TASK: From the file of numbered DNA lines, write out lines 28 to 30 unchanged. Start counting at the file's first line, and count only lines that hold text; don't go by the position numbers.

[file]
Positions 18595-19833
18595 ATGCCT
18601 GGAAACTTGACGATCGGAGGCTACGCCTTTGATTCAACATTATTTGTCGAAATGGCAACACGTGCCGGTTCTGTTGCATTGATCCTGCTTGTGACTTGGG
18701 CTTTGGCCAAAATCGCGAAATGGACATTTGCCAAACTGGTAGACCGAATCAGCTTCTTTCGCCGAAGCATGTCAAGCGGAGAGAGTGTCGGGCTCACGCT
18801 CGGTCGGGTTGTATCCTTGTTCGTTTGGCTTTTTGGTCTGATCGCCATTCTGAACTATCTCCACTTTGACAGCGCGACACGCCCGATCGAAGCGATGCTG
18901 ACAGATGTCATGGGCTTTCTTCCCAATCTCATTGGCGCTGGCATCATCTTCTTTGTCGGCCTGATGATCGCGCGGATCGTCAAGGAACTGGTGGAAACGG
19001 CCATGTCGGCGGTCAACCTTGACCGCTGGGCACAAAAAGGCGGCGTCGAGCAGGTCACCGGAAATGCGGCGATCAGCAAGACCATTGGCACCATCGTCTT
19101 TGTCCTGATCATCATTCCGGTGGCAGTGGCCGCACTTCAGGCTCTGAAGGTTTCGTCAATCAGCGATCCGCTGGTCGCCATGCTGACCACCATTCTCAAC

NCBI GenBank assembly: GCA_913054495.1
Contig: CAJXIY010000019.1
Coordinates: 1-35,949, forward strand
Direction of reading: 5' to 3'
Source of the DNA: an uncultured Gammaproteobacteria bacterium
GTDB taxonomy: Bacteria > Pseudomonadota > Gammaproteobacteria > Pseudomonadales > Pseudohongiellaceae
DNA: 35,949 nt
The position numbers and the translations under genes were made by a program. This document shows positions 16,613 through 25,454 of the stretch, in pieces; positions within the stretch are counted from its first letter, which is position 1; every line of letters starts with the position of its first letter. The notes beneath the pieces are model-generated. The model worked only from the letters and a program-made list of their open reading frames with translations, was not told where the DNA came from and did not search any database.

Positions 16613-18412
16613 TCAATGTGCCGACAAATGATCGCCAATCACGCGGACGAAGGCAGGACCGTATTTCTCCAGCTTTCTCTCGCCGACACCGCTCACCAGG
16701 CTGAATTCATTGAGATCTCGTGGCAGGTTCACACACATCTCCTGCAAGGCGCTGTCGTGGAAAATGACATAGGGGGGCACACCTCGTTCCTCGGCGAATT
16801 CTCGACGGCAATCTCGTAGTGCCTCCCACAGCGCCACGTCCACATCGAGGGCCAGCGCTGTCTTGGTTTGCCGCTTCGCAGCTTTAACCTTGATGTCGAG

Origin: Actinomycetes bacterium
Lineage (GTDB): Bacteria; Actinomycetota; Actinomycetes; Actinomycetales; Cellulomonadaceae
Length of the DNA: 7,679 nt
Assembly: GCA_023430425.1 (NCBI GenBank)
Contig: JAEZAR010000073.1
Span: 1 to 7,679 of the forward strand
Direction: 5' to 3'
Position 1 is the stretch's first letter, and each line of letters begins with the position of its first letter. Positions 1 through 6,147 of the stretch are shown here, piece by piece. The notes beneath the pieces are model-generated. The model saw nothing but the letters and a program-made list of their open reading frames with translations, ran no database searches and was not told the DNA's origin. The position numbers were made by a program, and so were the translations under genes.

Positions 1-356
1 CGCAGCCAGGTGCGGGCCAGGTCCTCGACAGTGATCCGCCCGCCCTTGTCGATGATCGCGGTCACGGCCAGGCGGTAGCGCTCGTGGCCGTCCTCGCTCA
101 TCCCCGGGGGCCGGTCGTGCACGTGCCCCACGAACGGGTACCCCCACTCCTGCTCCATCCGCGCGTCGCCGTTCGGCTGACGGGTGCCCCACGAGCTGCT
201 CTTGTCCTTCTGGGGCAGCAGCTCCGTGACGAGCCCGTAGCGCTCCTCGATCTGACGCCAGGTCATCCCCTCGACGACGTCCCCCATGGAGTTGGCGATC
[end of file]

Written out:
Position 1 is the stretch's first letter, and each line of letters begins with the position of its first letter. Positions 1 through 6,147 of the stretch are shown here, piece by piece. The notes beneath the pieces are model-generated. The model saw nothing but the letters and a program-made list of their open reading frames with translations, ran no database searches and was not told the DNA's origin. The position numbers were made by a program, and so were the translations under genes.

Positions 1-356
1 CGCAGCCAGGTGCGGGCCAGGTCCTCGACAGTGATCCGCCCGCCCTTGTCGATGATCGCGGTCACGGCCAGGCGGTAGCGCTCGTGGCCGTCCTCGCTCA